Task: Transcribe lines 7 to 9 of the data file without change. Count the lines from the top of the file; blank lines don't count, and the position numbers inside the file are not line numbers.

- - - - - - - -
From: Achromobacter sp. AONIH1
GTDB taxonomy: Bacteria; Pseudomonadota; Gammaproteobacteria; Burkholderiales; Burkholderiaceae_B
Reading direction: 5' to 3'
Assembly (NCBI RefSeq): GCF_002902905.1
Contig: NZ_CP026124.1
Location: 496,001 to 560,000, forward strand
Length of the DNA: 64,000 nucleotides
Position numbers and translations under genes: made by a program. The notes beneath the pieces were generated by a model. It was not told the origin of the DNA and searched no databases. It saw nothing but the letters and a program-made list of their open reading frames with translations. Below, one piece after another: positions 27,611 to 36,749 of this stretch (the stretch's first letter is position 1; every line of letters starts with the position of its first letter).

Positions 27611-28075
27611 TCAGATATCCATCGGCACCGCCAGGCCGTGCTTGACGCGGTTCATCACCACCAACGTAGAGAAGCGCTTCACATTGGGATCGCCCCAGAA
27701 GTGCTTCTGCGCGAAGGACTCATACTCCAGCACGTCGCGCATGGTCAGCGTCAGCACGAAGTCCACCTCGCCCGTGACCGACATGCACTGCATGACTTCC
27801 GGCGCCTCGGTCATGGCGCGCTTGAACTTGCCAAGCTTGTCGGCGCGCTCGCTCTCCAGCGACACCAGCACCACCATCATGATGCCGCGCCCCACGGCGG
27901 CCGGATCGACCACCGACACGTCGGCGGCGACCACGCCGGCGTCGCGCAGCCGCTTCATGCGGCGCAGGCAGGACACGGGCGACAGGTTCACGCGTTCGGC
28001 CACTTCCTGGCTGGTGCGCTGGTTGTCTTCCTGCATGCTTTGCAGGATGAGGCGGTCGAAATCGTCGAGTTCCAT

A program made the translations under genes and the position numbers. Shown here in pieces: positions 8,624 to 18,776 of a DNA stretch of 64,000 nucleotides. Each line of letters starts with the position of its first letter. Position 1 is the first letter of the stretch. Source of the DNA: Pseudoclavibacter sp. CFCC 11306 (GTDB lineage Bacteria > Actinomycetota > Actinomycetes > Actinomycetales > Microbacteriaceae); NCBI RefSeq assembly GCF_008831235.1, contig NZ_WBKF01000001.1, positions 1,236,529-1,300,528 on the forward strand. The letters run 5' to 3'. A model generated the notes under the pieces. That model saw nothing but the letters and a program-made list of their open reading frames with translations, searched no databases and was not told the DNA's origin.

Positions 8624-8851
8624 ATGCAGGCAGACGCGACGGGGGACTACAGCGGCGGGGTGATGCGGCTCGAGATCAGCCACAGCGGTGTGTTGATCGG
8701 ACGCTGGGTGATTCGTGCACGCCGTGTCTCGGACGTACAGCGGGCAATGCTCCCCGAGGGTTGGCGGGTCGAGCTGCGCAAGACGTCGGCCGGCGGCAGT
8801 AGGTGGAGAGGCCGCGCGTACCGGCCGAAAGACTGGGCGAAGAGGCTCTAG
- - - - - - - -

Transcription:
Length of the DNA: 64,000 nucleotides
Position numbers and translations under genes: made by a program. The notes beneath the pieces were generated by a model. It was not told the origin of the DNA and searched no databases. It saw nothing but the letters and a program-made list of their open reading frames with translations. Below, one piece after another: positions 27,611 to 36,749 of this stretch (the stretch's first letter is position 1; every line of letters starts with the position of its first letter).

Positions 27611-28075